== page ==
Post-streptococcal glomerulonephritis (GN) is a disorder of the kidneys that occurs after infection with certain strains of Streptococcus bacteria.
Glomerulonephritis – post-streptococcal; Post-infectious glomerulonephritis
Post-streptococcal GN is a form of
The strep bacterial infection causes the tiny blood vessels in the filtering units of the kidneys (glomeruli) to become inflamed. This makes the kidneys less able to filter the urine.
Post-streptococcal GN is uncommon today because infections that can lead to the disorder are commonly treated with antibiotics. The disorder may develop 1 – 2 weeks after an untreated throat infection, or 3 – 4 weeks after a skin infection.
It may occur in people of any age, but it most often occurs in children ages 6 – 10. Although skin and throat infections are common in children, post-streptococcal glomerulonephritis is a rare complication of these infections.
Risk factors include:
Streptococcal skin infections (such as
Decreased urine output
- Rust-colored urine
- Swelling (edema), general swelling, swelling of the abdomen, swelling of the face or eyes, swelling of the feet, ankles, hands
blood in the urine
Other symptoms that may occur with this disease:
Joint pain Joint stiffnessor swelling
Exams and Tests
A physical examination shows swelling (edema), especially in the face. Abnormal sounds may be heard when listening to the heart and lungs with a stethoscope (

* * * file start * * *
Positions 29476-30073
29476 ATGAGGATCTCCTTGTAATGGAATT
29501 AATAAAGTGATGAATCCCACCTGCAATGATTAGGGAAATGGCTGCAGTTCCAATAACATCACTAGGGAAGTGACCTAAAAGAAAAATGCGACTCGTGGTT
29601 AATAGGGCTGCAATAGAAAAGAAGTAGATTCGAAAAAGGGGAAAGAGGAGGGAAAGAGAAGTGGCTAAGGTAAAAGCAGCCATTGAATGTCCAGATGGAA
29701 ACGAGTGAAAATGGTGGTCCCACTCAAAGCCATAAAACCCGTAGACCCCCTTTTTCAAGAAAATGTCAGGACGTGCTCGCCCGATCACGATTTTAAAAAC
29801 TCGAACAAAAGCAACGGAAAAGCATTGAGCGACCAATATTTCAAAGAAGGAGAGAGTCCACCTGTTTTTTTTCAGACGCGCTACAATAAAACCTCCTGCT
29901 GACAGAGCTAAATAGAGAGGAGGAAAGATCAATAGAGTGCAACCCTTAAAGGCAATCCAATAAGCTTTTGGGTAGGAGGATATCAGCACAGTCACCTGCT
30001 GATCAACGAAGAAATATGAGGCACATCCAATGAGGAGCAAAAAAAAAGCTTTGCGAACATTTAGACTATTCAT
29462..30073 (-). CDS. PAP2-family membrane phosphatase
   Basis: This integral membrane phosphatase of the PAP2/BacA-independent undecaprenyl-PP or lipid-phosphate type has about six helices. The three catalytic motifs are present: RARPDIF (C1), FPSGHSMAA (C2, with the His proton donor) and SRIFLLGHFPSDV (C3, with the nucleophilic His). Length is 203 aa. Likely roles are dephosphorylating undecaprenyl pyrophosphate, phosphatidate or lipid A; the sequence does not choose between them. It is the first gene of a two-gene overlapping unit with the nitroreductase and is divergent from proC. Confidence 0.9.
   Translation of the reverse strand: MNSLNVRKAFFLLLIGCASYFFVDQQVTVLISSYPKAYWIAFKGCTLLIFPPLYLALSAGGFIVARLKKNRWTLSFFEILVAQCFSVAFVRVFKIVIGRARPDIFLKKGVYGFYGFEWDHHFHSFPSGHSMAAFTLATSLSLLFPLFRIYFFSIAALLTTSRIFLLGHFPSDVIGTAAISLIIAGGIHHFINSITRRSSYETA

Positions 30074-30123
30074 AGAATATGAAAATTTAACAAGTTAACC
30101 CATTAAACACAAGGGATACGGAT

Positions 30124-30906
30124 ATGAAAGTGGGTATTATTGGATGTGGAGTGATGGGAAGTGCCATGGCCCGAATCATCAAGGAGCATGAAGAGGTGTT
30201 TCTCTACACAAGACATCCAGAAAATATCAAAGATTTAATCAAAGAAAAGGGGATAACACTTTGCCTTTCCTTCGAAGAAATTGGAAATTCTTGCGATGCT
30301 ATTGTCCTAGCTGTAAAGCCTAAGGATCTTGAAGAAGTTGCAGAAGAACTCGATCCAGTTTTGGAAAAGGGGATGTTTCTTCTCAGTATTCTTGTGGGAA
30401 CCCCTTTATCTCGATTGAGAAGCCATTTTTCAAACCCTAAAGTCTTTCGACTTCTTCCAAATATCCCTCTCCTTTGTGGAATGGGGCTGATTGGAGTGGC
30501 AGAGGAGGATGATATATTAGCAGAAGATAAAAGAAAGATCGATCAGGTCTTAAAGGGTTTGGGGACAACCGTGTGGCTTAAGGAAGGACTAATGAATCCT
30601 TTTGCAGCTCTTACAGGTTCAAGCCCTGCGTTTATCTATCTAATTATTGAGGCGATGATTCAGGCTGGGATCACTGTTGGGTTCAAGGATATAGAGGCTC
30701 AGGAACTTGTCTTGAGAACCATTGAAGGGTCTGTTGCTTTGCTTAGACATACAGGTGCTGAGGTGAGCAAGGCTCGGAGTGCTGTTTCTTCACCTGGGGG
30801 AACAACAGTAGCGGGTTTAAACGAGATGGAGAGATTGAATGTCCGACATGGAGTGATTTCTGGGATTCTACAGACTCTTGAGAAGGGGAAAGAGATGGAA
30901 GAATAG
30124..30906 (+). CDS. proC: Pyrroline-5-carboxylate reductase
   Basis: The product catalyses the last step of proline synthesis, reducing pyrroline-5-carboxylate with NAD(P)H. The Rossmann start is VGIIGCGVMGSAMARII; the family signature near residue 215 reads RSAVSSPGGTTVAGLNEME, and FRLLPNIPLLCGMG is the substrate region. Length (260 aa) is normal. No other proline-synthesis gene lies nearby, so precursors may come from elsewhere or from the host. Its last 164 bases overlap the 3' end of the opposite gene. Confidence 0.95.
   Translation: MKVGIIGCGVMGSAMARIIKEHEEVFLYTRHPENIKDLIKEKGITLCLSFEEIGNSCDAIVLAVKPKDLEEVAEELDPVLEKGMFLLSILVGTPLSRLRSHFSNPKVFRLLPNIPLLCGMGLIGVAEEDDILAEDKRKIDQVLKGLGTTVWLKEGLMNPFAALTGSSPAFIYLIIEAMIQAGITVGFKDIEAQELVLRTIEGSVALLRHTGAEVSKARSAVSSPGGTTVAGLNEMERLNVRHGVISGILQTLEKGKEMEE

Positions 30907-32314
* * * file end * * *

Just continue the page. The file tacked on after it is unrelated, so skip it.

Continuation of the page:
Other tests that may be done include:
Anti-DNase B Kidney biopsy(this is usually not needed) Serum ASO(and streptolysin O)
Serum complement levels
There is no specific treatment for post-streptococcal glomerulonephritis. Treatment is focused on relieving symptoms.
Antibiotics, such as penicillin, should be used to destroy any streptococcal bacteria that remain in the body.
Blood pressure medications and diuretic medications may be needed to control swelling and high blood pressure.
Corticosteroids and other anti-inflammatory medications are generally not effective.
You may need to limit salt in the diet to control swelling and high blood pressure.
Post-streptococcal glomerulonephritis usually goes away by itself after several weeks to months.
In small number of adults, it may get worse and lead to chronic kidney failure. Sometimes it can progress to end-stage kidney disease, which requires dialysis and a kidney transplant.
Acute renal failure
- Chronic glomerulonephritis
- Chronic renal disease
Congestive heart failureor pulmonary edema End-stage renal disease Hyperkalemia
- High blood pressure (hypertension)
When to Contact a Medical Professional
Call your health care provider if:
You have symptoms of post-streptococcal GN
You have post-streptococcal GN, and you have decreased urine output or other new symptoms
Treating known streptococcal infections may prevent post-streptococcal GN.